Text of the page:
SAN FRANCISCO (AFP) - Apple is warning of a flaw that is allowing hackers to seize control of iPhones, iPads and Mac computers, and is urging users to install emergency software updates.
Patches were released on Wednesday and Thursday (Aug 18) by the tech titan to fix what it described as vulnerabilities hackers already know about and may be taking advantage of.
"Apple is aware of a report that this issue may have been actively exploited," the Silicon Valley-based company said.
In security updates posted on its website on Aug 17 and 18, Apple said the vulnerabilities affects models of iPhones dating back to 6S, all iPad Pro, iPad Air 2 and later, iPad 5th generation and later, iPad mini 4 and later, and iPod touch (7th generation).
Apple did not disclose whether it has information about the extent to which the flaws have been exploited. But the company said the vulnerabilities allow hackers to infiltrate devices with unauthorised software, such as malware, and take control of their operating systems, including accessing any data or functions.
Patches were also released for Mac computers running on systems with the vulnerabilities.
The US government's Cybersecurity and Infrastructure Security Agency urged users to apply the necessary updates as soon as possible.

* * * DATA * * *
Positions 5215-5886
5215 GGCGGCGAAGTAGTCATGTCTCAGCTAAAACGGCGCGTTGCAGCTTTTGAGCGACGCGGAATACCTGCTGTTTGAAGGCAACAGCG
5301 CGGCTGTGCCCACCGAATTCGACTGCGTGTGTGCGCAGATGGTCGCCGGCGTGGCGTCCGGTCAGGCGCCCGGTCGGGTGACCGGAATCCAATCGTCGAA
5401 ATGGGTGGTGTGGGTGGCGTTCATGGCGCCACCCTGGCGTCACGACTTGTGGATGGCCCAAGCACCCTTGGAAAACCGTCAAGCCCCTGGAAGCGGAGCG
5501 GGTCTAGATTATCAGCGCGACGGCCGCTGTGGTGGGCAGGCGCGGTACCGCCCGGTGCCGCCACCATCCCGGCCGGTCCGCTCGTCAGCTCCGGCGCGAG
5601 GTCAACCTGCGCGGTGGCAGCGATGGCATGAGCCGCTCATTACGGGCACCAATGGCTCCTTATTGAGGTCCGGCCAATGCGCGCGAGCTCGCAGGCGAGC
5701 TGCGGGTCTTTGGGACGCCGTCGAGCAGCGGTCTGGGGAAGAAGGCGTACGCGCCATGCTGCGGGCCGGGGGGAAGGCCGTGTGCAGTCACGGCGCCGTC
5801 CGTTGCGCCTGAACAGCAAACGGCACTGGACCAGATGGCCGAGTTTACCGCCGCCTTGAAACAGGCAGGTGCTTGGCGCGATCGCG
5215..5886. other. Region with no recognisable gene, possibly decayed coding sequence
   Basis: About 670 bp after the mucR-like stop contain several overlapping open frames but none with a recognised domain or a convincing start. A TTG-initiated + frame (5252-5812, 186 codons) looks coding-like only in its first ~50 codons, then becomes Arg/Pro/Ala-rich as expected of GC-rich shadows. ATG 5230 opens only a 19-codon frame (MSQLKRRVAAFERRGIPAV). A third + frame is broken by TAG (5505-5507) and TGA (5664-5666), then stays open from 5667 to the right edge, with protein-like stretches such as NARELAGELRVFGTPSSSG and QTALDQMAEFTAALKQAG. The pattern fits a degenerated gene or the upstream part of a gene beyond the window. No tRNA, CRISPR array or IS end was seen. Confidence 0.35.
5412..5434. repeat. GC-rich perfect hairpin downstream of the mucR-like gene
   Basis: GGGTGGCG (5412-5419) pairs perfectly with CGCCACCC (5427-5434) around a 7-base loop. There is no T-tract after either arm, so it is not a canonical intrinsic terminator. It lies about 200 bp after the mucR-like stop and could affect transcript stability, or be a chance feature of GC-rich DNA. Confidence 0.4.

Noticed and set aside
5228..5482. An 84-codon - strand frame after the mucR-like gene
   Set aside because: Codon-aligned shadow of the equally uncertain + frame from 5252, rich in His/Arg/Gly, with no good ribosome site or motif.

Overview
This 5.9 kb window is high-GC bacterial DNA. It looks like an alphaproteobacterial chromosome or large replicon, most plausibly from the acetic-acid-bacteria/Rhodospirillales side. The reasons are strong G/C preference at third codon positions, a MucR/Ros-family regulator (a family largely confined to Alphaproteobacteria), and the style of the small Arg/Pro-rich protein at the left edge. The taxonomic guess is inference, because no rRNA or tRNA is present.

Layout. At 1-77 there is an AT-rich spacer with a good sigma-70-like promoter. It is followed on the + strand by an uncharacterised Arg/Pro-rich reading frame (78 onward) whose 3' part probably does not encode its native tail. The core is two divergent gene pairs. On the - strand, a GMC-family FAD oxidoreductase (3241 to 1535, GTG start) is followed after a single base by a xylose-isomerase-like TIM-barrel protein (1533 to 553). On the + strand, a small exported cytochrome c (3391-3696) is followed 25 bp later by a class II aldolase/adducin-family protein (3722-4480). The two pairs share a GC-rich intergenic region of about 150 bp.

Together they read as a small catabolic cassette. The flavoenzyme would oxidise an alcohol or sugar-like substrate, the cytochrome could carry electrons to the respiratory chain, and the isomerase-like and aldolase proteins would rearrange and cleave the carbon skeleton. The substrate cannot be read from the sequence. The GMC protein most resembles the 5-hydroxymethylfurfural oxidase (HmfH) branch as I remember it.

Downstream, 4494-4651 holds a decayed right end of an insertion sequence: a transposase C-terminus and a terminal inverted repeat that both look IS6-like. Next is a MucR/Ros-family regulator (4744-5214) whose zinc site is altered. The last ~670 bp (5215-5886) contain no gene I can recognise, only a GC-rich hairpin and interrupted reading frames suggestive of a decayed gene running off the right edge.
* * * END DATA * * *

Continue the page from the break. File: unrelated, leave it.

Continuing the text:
The Cyber Security Agency of Singapore also issued similar advice on Thursday (Aug 18).
Experts from cyber-security firms said the updates are critical.
Such severe security vulnerabilities in Apple’s products are rare as the tech giant puts its software through rigorous testing, said Mr Leow Kim Hock, Asia chief executive of Wizlynx Group.
Mr Sergey Nikitin, who is Group-IB’s chief regional officer for Asia-Pacific, noted that the updates were also released for older devices that could not run on the latest version of Apple’s operating system.
He said some of the previous flaws in Apple’s systems were only discovered after devices were hacked.
“With a high degree of certainty, it can be argued that this is what happened in this case,” he added.
With the updates rolled out, more hackers might be able to analyse the patch and figure out where the vulnerabilities are, said Acronis co-founder and technology president Stas Protassov.
“Then they may start to exploit devices that have not received a fix yet,” he said.
Some users told The Straits Times that they were unaware of the vulnerabilities until they read the news on Friday (Aug 19).
Mr Tay Koong Jye, 30, said he installed the updates on his iPhone immediately, as per his usual practice after a patch has been introduced to fix a security flaw in hi s mobile phone’s systems.
“But I initially did not realise the vulnerabilities were so severe this time,” said Mr Tay, who works in the aviation industry.
Additional reporting by Dominic Low